Endometriosis is a condition where tissue, similar to the tissue that normally grows inside the uterus, also grows outside of the uterus
Endometriosis is a condition where tissue, similar to the tissue that normally grows inside the uterus, also grows outside of the uterus. The tissue inside the uterus is called “endometrium” and the tissue outside of the uterus is called “endometriosis”. The most common places where endometriosis occurs are the ovaries, the fallopian tubes, the bowel, and the areas in front, in back, and to the sides of the uterus.
Some women with endometriosis have few or no symptoms while others have pain or difficulty becoming pregnant. There is no cure for endometriosis, but there are several treatment options. The best treatment depends on your individual situation.
The cause(s) of endometriosis is not known. A common theory is that some menstrual blood and endometrium flows backwards from the uterus through the fallopian tubes and into the pelvis during a menstrual period. This tissue then grows where it lands in the pelvis. This is called the retrograde menstruation theory but is now widely discredited or seen as only a partial explanation. There are several other theories and there is ongoing research to find a cause for this condition.
Some women with endometriosis have no symptoms. The most common symptom is pain in the pelvic area, especially with periods. Some women with endometriosis may find it difficult to conceive.
Pain — Pelvic pain caused by endometriosis can occur:
- Just before or during the menstrual period. In some women, painful periods get worse over time.
- Between menstrual periods, with worsened pain during the period.
- During or after sex.
- With bowel movements or while urinating, especially during the period.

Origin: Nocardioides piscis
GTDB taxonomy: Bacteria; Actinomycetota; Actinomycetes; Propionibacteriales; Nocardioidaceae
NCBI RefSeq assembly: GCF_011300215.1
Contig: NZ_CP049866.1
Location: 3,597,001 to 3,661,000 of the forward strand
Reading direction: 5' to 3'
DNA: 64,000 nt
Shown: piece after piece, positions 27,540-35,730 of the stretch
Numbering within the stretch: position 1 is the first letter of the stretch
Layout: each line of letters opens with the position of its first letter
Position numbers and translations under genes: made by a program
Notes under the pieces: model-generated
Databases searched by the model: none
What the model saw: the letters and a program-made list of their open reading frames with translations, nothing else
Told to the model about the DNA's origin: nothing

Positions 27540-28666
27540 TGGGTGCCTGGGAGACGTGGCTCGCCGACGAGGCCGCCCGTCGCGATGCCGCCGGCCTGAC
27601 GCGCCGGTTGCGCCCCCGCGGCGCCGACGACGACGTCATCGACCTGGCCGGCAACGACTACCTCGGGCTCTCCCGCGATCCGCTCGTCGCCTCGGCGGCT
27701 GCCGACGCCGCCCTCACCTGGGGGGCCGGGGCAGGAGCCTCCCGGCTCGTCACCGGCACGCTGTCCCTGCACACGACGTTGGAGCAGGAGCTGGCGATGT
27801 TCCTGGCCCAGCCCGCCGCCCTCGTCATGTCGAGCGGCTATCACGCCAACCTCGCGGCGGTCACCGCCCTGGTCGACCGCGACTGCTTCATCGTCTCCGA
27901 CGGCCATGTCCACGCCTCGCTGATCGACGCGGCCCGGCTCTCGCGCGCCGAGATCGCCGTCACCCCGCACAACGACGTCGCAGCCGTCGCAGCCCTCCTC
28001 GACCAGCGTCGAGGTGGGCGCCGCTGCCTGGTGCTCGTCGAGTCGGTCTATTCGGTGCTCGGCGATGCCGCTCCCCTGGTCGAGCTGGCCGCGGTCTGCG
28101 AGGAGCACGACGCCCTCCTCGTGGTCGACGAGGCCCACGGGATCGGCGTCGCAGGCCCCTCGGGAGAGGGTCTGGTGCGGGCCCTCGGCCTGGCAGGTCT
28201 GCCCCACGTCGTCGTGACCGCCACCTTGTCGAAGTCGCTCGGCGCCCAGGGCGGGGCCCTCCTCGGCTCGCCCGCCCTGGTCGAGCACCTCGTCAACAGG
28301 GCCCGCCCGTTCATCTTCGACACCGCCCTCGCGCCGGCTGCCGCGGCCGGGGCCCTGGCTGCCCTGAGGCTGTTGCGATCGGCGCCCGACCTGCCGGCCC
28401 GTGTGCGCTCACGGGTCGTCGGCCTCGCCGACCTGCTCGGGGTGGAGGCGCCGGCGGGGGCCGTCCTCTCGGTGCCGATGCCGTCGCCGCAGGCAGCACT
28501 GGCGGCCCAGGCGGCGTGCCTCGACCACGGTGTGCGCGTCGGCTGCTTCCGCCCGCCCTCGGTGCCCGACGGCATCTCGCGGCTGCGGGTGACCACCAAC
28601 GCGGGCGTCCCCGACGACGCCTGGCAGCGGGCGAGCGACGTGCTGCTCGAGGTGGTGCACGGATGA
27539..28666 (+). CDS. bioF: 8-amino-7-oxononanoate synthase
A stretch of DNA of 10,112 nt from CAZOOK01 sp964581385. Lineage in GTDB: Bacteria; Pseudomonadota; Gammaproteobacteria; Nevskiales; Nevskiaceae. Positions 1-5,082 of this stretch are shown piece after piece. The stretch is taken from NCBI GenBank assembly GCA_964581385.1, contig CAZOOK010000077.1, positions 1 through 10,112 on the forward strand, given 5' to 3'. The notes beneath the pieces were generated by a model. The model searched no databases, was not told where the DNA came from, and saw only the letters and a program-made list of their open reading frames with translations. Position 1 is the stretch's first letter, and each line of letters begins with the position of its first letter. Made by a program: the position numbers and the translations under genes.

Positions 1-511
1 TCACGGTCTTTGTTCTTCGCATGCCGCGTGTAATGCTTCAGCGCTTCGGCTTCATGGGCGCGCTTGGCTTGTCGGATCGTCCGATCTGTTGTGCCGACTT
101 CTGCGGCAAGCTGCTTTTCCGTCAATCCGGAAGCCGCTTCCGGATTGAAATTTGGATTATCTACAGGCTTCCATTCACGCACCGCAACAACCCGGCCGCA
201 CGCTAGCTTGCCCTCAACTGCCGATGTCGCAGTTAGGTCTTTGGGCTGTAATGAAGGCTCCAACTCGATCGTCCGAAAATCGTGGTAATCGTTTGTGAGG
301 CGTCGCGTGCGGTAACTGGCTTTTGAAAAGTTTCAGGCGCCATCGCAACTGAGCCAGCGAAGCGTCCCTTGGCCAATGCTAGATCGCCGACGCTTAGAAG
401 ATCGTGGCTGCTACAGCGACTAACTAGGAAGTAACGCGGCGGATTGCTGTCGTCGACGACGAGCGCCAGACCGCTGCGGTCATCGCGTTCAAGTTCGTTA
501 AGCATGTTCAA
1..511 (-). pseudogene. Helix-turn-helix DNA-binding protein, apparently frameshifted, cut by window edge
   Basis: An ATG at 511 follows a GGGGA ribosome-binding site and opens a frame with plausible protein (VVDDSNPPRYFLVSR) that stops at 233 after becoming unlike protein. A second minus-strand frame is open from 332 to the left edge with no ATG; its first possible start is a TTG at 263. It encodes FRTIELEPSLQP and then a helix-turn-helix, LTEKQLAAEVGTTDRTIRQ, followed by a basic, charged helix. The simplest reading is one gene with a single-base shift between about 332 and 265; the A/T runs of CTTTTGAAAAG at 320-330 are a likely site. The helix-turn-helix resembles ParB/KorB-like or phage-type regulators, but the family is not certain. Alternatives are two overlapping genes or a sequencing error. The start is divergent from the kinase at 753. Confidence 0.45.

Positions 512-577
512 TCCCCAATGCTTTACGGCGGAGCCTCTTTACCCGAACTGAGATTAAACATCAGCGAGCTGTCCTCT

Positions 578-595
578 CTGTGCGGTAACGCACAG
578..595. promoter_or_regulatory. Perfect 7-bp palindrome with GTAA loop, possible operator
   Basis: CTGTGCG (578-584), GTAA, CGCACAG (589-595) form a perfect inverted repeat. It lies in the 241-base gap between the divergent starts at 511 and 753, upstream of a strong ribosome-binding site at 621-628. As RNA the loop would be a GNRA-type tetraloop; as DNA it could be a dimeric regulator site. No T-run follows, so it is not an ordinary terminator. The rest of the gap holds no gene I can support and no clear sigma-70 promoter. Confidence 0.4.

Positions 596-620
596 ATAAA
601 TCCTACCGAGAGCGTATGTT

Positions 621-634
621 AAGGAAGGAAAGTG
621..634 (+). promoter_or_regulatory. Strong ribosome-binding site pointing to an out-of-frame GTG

Pelvic pain can be caused by many other conditions including pelvic floor muscle spasm, pelvic girdle (bone-related/ligamental) pain, pelvic infections, bladder pain syndromes and bowel causes e.g. irritable bowel syndrome.
Difficulty getting pregnant — Endometriosis can make it more difficult to become pregnant. This might occur because endometriosis may cause scar tissue to develop, which can damage the ovaries or fallopian tubes. Even women with endometriosis who do not have scar tissue can have difficulty becoming pregnant.
In women who become pregnant, endometriosis does not harm the pregnancy. Symptoms of endometriosis often improve during and after pregnancy.
Endometriosis may be suspected based on your symptoms of pelvic pain or painful menstrual periods.
Endometriomas (chocolate cysts) — Women with endometriosis can develop ovarian cysts containing endometriosis; this is called an endometrioma. Endometriomas are usually filled with old blood that resembles chocolate syrup; thus, they are sometimes called chocolate cysts. Endometriomas are sometimes seen during a pelvic ultrasound or felt during a pelvic exam.
- However, the only way to know for sure if you have endometriosis is to have surgery so a doctor can actually see and biopsy the abnormal tissue.
Endometriosis is considered mild, moderate, or severe depending on what is found during surgery. Women with mild disease can have severe symptoms, and women with severe disease can have mild symptoms.
Not all women require treatment for endometriosis. The best treatment depends on your future plans to become pregnant and what symptoms are most bothersome. Treatment options include:
- Non-Hormonal painkillers e.g. paracetamol, codeine and nonsteroidal anti-inflammatory drugs such as Ibuprofen. These medications often work better in combination e.g. Paracetamol and Ibuprofen. Note: These painkillers do not shrink or prevent the growth of endometriosis.
- Hormonal medications e.g. oral contraceptive pill and progestogens (tablets, injections, implants, Mirena IUS). Note: You may be advised to take the oral contraceptive pill continuously (i.e. no pill-free interval) for three or more months. This allows you to have fewer periods and have less pain and bleeding during each period.
- Gonadotropin releasing hormone agonists — These medicines (injections) work by causing a temporary menopause. The treatment causes the ovaries to stop producing oestrogen, which causes the endometriosis implants to shrink.
- SURGERY:- The goal of surgery is to remove or destroy (ablate) endometriosis implants and scar tissue.
- Laparoscopy (‘key-hole’ surgery) is the gold-standard for diagnosis as well as the excision or ablation of endometriosis – see TREATMENTS section for further information on laparoscopy.
- Removal of the uterus or ovaries — Your doctor might recommend surgery to remove your uterus or ovaries or both if:
- You have tried other treatments but continue to have severe symptoms.
- You do not want to become pregnant in the future.
- You want a permanent treatment.